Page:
It means conversations full of tears and helplessness.

It means committing to be there to the bitter end, when everybody else bails and everything feels hopeless.

It means being the last one standing.

Standing on promises that you stubbornly cling to.

Standing on the tattered remains of what was your certainty when they were placed, wet and squirming, into your arms.

Nobody tells you things will be this hard.

Nobody tells you, but still…they are.

I’m here to tell you that you are not alone.

We are in this together.

It’s not just hard, it’s impossible.

But here we are.

Can we set aside our preconceived ideals, our notions of what good and right and perfect look like? Can we see the perfection in struggle and the beauty in the agony?

Can we love one another through to the other side, where victory awaits? Or if the other side tarries, can we love one another anyway?

I just don’t know. I’ve rarely seen acceptance like that in action. Far too often, I see parents rejoicing in other parents’ perceived failures because it makes them feel better about their own job. Or parents distancing themselves from other parents who are hurting, as though the pains of one family are contagious. But I believe it is possible.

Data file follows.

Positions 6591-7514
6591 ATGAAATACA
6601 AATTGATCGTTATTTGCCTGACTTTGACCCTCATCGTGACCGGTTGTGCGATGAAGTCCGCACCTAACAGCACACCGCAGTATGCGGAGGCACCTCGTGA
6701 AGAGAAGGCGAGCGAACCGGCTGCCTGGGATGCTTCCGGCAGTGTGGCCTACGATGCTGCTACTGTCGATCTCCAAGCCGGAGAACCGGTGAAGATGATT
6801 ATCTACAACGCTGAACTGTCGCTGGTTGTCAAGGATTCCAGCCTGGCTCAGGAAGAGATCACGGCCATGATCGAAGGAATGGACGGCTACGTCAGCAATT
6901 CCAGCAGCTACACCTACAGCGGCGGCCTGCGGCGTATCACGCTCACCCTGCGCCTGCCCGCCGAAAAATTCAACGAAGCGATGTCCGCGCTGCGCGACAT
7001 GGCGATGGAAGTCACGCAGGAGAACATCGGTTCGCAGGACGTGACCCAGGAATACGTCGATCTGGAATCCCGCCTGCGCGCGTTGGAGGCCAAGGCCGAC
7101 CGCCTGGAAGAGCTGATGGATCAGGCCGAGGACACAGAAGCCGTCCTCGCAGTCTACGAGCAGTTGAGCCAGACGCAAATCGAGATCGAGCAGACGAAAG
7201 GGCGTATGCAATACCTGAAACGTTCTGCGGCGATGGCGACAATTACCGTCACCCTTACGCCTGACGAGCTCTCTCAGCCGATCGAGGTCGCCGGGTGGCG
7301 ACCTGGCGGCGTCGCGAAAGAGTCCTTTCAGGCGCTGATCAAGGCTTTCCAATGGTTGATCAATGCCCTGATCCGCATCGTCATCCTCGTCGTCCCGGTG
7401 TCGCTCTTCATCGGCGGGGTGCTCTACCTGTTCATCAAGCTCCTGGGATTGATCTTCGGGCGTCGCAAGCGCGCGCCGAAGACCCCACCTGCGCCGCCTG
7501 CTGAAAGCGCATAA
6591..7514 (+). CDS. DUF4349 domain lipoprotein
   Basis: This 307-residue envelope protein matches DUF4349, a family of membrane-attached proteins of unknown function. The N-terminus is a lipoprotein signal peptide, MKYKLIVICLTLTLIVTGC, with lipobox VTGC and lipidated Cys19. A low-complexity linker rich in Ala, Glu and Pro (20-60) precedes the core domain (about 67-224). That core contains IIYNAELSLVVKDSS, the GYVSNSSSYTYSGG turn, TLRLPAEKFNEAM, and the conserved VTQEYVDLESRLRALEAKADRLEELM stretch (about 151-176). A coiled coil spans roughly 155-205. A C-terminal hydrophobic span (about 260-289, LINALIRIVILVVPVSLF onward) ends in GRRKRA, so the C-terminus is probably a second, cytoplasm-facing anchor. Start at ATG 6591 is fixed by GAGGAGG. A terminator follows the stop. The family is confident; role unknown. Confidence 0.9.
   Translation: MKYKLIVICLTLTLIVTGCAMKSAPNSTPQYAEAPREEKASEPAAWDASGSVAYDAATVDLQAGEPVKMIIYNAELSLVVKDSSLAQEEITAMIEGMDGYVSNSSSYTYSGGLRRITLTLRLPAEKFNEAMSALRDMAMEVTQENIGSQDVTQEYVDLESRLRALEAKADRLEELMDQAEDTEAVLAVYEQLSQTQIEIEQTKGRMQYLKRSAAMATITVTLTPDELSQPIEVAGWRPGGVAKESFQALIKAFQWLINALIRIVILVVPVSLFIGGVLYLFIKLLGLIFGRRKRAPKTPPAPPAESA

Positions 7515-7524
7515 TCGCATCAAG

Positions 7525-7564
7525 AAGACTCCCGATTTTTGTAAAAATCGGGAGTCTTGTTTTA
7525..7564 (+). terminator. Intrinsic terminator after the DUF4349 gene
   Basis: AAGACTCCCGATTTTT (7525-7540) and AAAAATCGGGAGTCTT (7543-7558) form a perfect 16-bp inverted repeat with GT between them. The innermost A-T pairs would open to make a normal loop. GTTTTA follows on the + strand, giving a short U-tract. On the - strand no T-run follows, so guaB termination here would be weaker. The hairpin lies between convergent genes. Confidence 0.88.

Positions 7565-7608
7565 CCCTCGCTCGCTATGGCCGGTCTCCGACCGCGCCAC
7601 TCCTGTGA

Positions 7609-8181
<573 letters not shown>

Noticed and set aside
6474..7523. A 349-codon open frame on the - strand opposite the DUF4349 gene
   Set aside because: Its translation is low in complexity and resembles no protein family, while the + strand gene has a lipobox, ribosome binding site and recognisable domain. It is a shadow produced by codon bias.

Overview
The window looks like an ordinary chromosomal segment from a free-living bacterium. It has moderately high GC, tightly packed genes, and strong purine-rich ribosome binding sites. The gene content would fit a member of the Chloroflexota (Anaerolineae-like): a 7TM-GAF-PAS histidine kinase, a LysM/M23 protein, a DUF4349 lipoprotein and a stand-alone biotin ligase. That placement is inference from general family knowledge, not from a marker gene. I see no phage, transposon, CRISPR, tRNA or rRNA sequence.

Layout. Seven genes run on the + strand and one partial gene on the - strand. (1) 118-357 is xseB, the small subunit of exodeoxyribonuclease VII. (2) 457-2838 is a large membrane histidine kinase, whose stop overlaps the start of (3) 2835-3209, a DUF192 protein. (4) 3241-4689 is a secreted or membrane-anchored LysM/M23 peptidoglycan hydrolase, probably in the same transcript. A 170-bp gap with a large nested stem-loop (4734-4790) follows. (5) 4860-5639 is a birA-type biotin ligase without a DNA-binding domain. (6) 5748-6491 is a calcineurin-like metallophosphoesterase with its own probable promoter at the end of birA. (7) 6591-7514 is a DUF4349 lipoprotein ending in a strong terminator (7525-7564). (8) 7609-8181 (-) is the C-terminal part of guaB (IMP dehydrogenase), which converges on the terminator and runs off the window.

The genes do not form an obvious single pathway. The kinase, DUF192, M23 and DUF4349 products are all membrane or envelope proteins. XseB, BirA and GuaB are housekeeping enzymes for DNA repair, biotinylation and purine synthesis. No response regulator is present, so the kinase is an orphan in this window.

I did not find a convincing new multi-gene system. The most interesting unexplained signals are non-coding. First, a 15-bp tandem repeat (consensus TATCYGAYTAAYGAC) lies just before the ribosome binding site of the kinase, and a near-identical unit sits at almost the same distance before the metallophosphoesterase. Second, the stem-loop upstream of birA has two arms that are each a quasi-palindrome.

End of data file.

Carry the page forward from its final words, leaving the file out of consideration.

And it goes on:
There are things nobody ever tells you, on the day that newborn is placed in your arms. Are you there, in that hard place now?

You are not alone.

I am there, too.

Can we remove the falsehood and just be real? This shit is hard, folks. I’m here to testify.

Can I get an amen?



What if

What if the dark night of the soul never ended? What if it went on and on with no relief? What if the valleys never began to rise underfoot, and give way to vistas to take the breath away? What if the shadows remained heavy and suffocating?

This is where I’m at, people. This is my life. The dark night of the soul that goes on and on and on and on and on and on…

I’m opening my veins here. I’m bleeding all over the keyboard.

I’m a fake. I’m a fraud. I say I’m a Christian but I lost my faith several years ago. My life is divided into two time periods, Before and After. I don’t know how to get it back. I don’t know if I’m supposed to get it back. I don’t know what I’m supposed to do. So I fake it every day and hope that the fog will lift eventually, but it never does.